On July 29, 2011 and July 30, 2011, Alfred Thomas Giuliano, Chapter 7 Trustee in the DHP Holdings II Corporation aka DESA Bankruptcy, commenced Chapter 5 preferential transfer recovery litigation with the filing of 145 complaints in the District of Delaware.  The complaints are meticulous. Relationship pleading abounds. The identification of transfers crosses every “t” and dots every “i”.  When everything is pleaded with such attention to detail, the omission of a key fact tends to stick out. The omitted fact in these complaints – the date the interim Trustee’s appointment became permanent. Only the date of his interim appointment is pleaded.

In the Third Circuit (which includes Delaware), the date of appointment of the permanent trustee under Section 702 is the controlling date for purposes of the statute of limitations. Singer v. Franklin Boxboard Co. (In re American Pad & Paper ), 478 F.3d 546 (3rd Cir. 2007) Under Section 702, the interim trustee appointed by the US Trustee on or about the date of the conversion of a case to Chapter 7, automatically becomes the permanent trustee at the Section 341 meeting of creditors if creditors do not elect a trustee under Section 702. See Bankruptcy Preference Claims Timing – The Statute of Limitations, Other Factors.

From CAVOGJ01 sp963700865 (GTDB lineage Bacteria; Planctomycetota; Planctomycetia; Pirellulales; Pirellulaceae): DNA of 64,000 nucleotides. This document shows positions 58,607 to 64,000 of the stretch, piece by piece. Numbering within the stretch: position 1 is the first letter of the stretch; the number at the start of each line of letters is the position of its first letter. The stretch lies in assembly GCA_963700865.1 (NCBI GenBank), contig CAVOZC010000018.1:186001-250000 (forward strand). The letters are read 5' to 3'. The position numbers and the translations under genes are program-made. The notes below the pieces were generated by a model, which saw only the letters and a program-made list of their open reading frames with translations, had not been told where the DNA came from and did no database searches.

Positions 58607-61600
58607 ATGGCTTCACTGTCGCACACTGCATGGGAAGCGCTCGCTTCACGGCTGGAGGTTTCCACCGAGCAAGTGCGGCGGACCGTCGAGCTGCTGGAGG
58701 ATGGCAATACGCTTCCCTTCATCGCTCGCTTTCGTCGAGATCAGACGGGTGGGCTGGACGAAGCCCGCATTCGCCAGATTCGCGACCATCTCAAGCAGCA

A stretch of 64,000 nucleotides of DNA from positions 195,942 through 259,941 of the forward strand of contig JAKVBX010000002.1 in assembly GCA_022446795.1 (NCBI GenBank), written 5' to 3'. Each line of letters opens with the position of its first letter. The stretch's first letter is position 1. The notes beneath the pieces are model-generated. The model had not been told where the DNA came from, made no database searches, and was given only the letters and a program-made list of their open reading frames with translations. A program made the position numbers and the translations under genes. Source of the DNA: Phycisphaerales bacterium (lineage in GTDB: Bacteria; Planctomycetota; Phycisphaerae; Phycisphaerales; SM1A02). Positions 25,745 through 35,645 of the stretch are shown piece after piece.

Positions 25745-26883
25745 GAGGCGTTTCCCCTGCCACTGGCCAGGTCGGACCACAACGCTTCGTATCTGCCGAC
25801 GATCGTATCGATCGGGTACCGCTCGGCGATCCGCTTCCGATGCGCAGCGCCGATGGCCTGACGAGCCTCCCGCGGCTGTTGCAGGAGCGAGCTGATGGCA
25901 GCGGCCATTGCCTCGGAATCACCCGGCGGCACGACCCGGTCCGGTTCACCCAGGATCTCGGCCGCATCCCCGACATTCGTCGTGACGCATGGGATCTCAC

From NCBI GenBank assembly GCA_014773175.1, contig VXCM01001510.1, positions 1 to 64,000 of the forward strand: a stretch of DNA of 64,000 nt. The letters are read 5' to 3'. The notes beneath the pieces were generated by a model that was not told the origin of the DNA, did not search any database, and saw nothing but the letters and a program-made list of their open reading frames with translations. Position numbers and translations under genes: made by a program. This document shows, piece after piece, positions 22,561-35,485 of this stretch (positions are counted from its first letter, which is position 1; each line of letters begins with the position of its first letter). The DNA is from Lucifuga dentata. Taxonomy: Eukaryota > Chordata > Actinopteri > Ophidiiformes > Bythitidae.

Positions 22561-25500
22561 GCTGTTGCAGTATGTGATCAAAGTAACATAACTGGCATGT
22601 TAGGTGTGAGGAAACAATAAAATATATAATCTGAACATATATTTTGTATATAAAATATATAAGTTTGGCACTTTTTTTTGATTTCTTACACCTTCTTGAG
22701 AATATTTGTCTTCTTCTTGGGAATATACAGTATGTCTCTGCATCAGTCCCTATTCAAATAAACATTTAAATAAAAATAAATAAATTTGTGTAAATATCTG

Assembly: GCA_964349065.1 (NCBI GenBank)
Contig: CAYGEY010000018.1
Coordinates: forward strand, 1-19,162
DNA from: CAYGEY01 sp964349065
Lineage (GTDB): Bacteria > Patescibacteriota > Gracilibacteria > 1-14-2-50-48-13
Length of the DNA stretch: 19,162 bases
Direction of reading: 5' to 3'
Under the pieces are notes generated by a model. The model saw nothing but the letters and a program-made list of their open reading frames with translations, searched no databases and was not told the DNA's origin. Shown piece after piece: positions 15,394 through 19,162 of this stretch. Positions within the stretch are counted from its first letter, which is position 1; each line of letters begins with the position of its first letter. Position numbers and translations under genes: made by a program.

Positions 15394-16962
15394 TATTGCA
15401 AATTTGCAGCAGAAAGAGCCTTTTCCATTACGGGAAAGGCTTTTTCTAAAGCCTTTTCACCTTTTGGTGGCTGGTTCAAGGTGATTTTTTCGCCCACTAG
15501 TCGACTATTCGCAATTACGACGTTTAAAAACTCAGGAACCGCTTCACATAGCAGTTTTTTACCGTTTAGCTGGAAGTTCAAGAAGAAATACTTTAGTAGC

While the bankruptcy case docket notes the scheduling of the 341 meeting on October 14, 2010, there is no indication it was held of that date. In fact, docket entries on January 7, 2011 and January 31, 2011 indicate continuing, unsuccessful efforts to hold the meeting. Not until February 17, 2011 is there a docket entry that the Section 341 meeting was “held and concluded”. If the Trustee’s appointment became permanent after December 29, 2010, the statute of limitations on these preference actions would have expired.

It is too early to decide that a statute of limitations problem definitely exists. There may be an explanation or argument that is not apparent from the docket. However, there is also the possibility that the Trustee has decided to go forward with this mass preference action even if the statute of limitations has expired.

Federal Rule of Civil Procedure 8(c)(1) lists the statute of limitations as an affirmative defense. As an affirmative defense, the statute of limitation must be properly raised or it is lost. For those who do not file a motion to dismiss and file an answer leaving out the statute of limitations defense, the Trustee’s position will be that the defense is waived.

And then there are all those small and mid-market defendants who will try and settle the claim themselves.

Related Materials: